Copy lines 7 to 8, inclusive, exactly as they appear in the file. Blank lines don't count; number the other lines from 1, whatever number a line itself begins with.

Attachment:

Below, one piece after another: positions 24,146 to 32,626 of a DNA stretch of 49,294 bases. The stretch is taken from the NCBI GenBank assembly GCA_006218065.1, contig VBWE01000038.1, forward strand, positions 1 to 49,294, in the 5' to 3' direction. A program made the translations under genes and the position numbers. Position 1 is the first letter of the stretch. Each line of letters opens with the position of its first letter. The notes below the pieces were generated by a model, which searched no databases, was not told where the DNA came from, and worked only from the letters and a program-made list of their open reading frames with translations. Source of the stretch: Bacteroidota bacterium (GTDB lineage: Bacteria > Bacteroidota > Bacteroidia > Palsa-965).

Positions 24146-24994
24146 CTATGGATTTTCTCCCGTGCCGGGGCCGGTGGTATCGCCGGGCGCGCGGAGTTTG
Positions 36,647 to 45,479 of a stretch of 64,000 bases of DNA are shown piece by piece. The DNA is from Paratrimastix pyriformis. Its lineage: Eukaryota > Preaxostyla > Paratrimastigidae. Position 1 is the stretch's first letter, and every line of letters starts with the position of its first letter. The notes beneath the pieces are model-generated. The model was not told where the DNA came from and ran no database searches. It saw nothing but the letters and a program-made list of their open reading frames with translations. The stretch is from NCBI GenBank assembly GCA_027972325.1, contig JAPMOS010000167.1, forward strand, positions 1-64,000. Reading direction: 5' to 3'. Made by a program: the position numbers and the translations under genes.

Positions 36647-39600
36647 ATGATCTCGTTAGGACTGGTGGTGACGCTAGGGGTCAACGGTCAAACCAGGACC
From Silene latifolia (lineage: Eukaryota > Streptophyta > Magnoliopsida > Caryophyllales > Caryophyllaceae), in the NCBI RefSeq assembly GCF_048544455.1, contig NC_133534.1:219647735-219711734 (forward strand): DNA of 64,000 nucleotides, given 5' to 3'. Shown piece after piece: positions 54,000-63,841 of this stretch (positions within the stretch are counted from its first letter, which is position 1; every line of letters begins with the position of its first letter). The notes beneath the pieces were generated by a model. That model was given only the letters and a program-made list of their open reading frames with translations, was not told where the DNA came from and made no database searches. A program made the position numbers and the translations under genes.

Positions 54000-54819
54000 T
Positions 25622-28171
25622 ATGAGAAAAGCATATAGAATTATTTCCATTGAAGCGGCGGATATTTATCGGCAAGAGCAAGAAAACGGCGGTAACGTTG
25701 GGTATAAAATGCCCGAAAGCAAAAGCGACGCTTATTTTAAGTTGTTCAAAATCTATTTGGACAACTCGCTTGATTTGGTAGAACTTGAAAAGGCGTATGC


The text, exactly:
From Silene latifolia (lineage: Eukaryota > Streptophyta > Magnoliopsida > Caryophyllales > Caryophyllaceae), in the NCBI RefSeq assembly GCF_048544455.1, contig NC_133534.1:219647735-219711734 (forward strand): DNA of 64,000 nucleotides, given 5' to 3'. Shown piece after piece: positions 54,000-63,841 of this stretch (positions within the stretch are counted from its first letter, which is position 1; every line of letters begins with the position of its first letter). The notes beneath the pieces were generated by a model. That model was given only the letters and a program-made list of their open reading frames with translations, was not told where the DNA came from and made no database searches. A program made the position numbers and the translations under genes.

Positions 54000-54819